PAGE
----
Andrea McCormick, Chief Operating Officer of ISIS (Asia Pacific) Pty Limited recently returned from Kiwoko Hospital in Uganda with a renewed appreciation of the power and impact of the ISIS ‘business for purpose’ model.

Nurses and babies in community


A hospital in rural Uganda was the last place I thought my career as a lawyer and accountant would take me. But for the past 4.5 years I have had the great privilege of using my skills in my role as the Chief Operating Officer (COO) of ISIS (Asia Pacific). As COO, I am responsible for the practical day-to-day running of the ISIS (AP) private placement and corporate finance advisory business.

ISIS (AP) is an integral part of the ISIS Group. The business operates like any other financial services firm, but the key difference is that we donate the profits of the business to the ISIS Foundation to cover all of the administration and infrastructure costs of running development projects in Nepal and Uganda.

Although I had seen the videos and read the stories of ISIS’ work in Uganda, I was blown away by my visit to Kiwoko Hospital. As soon as you arrive, it is obvious that the hospital is a very special place. In general, I imagine hospitals as fairly depressing places, but Kiwoko felt different. Despite all the challenges and difficulties faced by the people working there every day; it really felt like a place of hope.

I was lucky enough to see many wonderful projects while I was there: I had a full hospital tour with a particular focus on the maternity ward and neonatal intensive care unit. Seeing the premature babies and their mums being so excellently cared for was very moving.

However, one of the main highlights of the trip for me was spending a day in the community with the Community Based Healthcare Team. The new red van had just been purchased and was already put to good use – taking maternity nurses into the community to run clinics for mums and bubs and transporting the drama group to different villages to perform.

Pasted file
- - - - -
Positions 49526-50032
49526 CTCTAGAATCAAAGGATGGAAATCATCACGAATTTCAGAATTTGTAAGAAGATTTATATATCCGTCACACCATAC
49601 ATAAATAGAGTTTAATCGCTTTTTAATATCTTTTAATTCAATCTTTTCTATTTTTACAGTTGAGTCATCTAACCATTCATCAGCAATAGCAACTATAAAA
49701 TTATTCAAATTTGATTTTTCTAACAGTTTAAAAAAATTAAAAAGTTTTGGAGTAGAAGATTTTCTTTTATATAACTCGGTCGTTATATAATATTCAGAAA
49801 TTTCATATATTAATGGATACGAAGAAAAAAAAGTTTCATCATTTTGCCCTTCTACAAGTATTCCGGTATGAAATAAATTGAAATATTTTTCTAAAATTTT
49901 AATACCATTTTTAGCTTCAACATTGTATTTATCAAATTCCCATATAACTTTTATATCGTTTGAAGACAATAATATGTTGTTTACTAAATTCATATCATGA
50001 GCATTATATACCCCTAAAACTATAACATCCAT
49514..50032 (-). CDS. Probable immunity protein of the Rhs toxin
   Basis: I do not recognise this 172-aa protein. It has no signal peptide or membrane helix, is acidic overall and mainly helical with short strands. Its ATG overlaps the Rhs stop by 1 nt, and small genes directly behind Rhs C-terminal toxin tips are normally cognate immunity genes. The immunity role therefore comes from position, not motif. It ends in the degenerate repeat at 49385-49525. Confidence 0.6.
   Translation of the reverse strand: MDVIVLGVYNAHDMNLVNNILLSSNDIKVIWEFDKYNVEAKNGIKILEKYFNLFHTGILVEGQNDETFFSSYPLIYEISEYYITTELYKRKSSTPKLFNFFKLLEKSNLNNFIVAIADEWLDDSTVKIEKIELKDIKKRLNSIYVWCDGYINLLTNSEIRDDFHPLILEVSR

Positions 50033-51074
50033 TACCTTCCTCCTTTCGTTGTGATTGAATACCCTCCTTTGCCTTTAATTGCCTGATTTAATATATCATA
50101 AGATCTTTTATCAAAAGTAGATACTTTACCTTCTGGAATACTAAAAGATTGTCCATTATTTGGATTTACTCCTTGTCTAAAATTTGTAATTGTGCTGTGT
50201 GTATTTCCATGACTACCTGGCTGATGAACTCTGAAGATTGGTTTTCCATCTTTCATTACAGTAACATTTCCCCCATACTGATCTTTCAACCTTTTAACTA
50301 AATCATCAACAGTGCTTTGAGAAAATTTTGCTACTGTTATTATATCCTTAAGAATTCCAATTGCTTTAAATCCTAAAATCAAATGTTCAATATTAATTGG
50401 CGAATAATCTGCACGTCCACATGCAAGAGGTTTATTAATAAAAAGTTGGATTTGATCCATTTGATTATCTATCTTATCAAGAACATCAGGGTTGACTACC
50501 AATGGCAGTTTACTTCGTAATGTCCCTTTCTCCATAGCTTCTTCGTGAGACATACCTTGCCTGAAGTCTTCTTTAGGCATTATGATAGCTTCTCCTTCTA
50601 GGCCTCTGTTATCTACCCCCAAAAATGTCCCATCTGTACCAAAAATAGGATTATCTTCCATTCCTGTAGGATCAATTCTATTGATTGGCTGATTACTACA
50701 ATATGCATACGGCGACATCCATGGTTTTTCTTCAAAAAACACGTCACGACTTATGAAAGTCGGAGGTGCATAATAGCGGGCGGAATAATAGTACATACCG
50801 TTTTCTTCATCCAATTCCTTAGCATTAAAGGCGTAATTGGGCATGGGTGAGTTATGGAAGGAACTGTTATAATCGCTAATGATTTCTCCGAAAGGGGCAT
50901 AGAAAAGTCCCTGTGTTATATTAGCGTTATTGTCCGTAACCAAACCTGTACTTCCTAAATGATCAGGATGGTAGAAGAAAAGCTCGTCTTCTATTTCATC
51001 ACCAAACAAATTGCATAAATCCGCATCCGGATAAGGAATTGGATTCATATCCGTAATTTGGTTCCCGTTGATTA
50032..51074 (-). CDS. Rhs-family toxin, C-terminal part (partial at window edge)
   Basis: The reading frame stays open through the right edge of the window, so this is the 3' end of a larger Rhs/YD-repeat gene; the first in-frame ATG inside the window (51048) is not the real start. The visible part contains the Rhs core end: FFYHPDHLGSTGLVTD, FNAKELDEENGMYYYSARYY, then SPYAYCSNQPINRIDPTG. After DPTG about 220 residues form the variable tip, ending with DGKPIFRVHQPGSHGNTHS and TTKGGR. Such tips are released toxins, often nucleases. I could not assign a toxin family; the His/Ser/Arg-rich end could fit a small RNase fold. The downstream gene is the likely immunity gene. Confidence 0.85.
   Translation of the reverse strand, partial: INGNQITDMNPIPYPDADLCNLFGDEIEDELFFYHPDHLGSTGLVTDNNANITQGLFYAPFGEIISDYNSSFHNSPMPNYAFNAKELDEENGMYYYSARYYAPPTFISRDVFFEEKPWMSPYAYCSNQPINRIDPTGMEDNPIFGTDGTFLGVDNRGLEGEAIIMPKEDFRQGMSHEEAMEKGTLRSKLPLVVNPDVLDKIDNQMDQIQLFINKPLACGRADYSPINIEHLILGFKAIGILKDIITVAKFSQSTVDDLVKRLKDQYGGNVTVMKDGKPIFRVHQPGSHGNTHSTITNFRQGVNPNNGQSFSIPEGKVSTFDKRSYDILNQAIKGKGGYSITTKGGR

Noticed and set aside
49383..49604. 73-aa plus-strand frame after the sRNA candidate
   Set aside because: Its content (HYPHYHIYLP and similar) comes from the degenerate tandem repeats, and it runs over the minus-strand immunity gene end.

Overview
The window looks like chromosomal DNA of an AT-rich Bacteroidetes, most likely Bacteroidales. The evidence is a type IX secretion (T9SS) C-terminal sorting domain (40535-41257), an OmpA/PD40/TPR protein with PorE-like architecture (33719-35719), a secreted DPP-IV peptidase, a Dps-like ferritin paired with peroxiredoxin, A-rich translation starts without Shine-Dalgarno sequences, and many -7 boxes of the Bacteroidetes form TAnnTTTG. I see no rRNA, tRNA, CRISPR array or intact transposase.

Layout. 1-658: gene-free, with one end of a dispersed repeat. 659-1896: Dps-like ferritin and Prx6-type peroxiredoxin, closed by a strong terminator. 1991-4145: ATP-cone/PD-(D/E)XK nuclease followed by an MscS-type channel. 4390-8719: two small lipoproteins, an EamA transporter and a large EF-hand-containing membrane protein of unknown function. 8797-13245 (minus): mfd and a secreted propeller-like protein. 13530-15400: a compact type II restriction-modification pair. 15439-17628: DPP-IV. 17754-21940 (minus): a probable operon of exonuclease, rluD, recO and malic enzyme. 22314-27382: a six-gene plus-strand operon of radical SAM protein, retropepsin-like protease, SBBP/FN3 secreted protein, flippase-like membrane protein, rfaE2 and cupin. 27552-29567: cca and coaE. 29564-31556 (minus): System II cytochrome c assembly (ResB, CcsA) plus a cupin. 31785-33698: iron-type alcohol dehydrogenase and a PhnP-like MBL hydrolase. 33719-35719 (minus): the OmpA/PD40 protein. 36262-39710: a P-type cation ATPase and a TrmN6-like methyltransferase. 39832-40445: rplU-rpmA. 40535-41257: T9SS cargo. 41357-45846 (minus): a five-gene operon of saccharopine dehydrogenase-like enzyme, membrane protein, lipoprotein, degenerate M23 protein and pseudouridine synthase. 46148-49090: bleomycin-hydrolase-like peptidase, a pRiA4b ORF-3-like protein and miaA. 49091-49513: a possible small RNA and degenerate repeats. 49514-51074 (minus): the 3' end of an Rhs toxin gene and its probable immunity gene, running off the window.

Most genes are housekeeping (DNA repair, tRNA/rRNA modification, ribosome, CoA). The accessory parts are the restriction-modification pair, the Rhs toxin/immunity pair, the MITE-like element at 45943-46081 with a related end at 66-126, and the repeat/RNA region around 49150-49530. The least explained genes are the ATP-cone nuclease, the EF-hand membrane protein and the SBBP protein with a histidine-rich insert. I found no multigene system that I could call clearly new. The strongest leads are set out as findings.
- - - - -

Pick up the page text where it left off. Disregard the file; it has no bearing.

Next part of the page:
Dancing ladiesThe concept of the drama workshops had not fully resonated with me until I saw them in action. 6-8 women come to local outdoor meeting places and dress up, sing and dance to communicate important health messages. These include how to disinfect water, how to recognise warning signs if you are pregnant and different men’s health issues. Rather than handing out pamphlets with lots of words, these messages are delivered in the lyrics of songs and dancing which is highly effective. In the session we attended in one village, about 60 men, women and children were watching and apparently there would be close to 100 people in the audience before the performance was over.

The work ISIS is doing is really effecting long-term positive change. This trip reconfirmed my belief that even though the problems out there are huge, we can all make a positive difference if we want to, and “business for purpose” is just one way to effect change.

There are so many ways to slice and dice this pie and the ISIS Group are certainly not the only business looking for ways to have greater social impact. But, there is still room for plenty more socially conscious businesses to work in creative ways towards supporting people living in poverty – either domestically or internationally. One of the greatest things Kiwoko taught me was the importance of community. We should all be reaching out to help each other more.

Everyone has different skills to bring to the table. I am a lawyer/accountant by trade, who knows very little about development work, but being able to use my skill set to work for a “business for purpose” means that I can work in a way that aligns my skills and what I enjoy doing, with my desire to effect social change.

Seeing the work on the ground first hand, has not only given me a much better understanding of our projects, but it has also given me even more drive to make the ISIS business, not only more profitable, but more sustainable, so that the ISIS Group is able to carry on this work long into the future.

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